This book, copublished with the Institute of Noetic Sciences (IONS), offers a frank and friendly discussion of consciousness and how we can develop it. In part one, he examines the notion of self and the inner dialogue we all live with. Part two examines the experience of energy as it flows through us and works to show readers how to open their hearts to the energy of experience that permeates their lives. Ways to overcome tendencies to close down to the rest of the world are the subject of part three. Enlightenment, the embrace of universal consciousness, is the subject of part four. And finally, in part five, Singer returns to daily life and the pursuit of unconditional happiness. Throughout, the book maintains a light and engaging tone, free from heavy dogma and prescriptive religious references. The easy exercises that figure in each chapter help readers experience the ideas that Singer presents. Visit  for more information.

So, what I’ve been doing is writing Future Me. (Over at

It’s taken the place  of my journals.  I find that I’m kinder and clearer when I write to myself. Here’s what I  wrote today that will be delivered to myself one year from today. (You can pick any time for the email to be delivered).

Dear FutureMe,
Are you overthinking again?
Is it keeping you spinning your wheels?
Up at night?
Turn it off, my love. It’s a waste of your precious time and energy on this earth.
Put on music. Go for a run. Dance. Clean. Do anything to drown out the incessant inner chatter.
Whatever it is that you’re doing–throw yourself in whole heart and all. Make mistakes. Big ones. Risk. Go for it. It’s better than living in paralyzing fear of getting it right or staying status  quo.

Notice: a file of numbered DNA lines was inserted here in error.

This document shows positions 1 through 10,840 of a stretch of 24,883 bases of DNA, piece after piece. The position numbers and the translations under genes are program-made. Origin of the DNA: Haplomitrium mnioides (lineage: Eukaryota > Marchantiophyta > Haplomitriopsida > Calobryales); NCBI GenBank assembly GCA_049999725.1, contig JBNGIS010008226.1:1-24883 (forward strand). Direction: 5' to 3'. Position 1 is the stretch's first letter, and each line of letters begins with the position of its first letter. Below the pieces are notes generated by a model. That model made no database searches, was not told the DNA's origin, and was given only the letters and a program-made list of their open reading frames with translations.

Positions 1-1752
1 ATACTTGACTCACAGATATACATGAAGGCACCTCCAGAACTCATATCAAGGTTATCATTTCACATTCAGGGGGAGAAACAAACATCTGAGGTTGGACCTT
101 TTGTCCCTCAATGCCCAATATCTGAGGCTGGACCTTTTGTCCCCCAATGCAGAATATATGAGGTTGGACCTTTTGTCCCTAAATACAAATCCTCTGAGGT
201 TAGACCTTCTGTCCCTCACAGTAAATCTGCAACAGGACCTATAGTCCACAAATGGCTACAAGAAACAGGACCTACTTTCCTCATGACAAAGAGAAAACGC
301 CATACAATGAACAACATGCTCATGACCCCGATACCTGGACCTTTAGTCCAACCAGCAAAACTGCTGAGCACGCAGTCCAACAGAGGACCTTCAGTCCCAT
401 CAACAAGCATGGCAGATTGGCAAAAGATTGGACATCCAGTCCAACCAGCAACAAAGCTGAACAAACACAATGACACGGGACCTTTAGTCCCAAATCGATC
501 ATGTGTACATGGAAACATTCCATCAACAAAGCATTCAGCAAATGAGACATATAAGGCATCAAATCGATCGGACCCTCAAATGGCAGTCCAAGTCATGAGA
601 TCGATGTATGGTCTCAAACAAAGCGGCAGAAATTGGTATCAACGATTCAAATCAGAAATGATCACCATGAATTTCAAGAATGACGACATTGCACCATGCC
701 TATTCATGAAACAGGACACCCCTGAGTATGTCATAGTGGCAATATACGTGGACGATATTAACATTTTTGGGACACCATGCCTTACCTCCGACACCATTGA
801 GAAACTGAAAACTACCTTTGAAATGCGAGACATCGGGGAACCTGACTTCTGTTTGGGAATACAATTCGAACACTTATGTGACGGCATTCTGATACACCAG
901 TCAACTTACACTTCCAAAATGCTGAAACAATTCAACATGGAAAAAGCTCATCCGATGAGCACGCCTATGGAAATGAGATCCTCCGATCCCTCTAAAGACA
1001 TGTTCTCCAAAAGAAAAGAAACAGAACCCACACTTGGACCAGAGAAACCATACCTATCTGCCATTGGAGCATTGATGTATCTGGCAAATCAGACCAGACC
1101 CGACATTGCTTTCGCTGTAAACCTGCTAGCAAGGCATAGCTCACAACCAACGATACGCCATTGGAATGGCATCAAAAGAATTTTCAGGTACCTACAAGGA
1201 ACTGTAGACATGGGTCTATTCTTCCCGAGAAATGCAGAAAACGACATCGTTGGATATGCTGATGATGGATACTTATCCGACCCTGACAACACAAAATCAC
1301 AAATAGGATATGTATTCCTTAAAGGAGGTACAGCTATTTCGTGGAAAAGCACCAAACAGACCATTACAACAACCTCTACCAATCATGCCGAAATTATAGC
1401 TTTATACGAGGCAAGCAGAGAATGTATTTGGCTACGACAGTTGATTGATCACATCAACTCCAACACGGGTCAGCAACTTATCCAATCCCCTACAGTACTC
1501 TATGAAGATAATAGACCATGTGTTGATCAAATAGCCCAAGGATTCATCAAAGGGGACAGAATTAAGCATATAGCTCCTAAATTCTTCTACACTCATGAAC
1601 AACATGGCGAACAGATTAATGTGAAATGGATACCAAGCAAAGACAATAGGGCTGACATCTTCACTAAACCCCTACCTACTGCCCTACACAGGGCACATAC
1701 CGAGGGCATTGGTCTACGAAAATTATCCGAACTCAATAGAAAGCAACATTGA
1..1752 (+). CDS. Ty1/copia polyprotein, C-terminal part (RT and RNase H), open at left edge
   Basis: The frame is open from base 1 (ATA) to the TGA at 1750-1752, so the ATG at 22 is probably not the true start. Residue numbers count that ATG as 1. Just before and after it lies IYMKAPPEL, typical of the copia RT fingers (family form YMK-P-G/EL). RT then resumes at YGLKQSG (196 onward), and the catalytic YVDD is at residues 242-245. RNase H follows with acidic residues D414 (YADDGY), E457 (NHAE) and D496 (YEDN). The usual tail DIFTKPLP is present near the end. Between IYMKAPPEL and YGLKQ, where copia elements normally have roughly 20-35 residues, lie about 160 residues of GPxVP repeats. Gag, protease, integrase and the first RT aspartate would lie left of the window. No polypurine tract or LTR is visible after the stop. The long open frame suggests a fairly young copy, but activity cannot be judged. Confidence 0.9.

Ask yourself: looking back on this day what will you regret the most? Doing or not doing? It’s almost always the not doing.
So whatever you decide. Do it. If you need to close the circle then close it. If it’s time for the wandering void, then wander.
If it’s time to make new choices, go for it.
Life is an adventure and you are your own Magellan. Be out front scouting out new lands.
I love you.


How does overthinking effect  your creativity/writing/art?

What do you do when you realize you’ve been overthinking?

Have you ever questioned that nasty roommate?


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Top Ten Writer’s Block Excuses (Reasons)

Writer’s block come in all kinds and sizes of excuses (reasons). Some are quite inventive.

Top Ten Writer’s Block Excuses (Reasons)

1. I’m all out of ideas.

2. All my ideas are lame.

3. Is that a lump I feel? Can you get lumps there? I better write my obit–quick.

3. I don’t know how to do this. In fact, I don’t know what the hell I’m doing. I’m a sham.

4. I can’t write until I clean off my desk/do the laundry/pay the bills/walk the dog….

5.. I’m bored with my story/article/poem.

6.. It’s shit. Pure dribble and nothing more.

7. Face it, I’m no Hemingway, Chandler, Updike. Hell, I’m not even Charles Schultz.

8. I need to make some real money.

9. I hate writing. I hate keyboards and notecards. I hate research. I hate this desk and this lamp–it’s so dim. My back hurts. I need a new chair, that’s the problem. Some people write sitting on a giant ball, maybe I need a giant ball. I hate dialogue, and I loathe revising. Why the #*%&  do I put myself through this torture?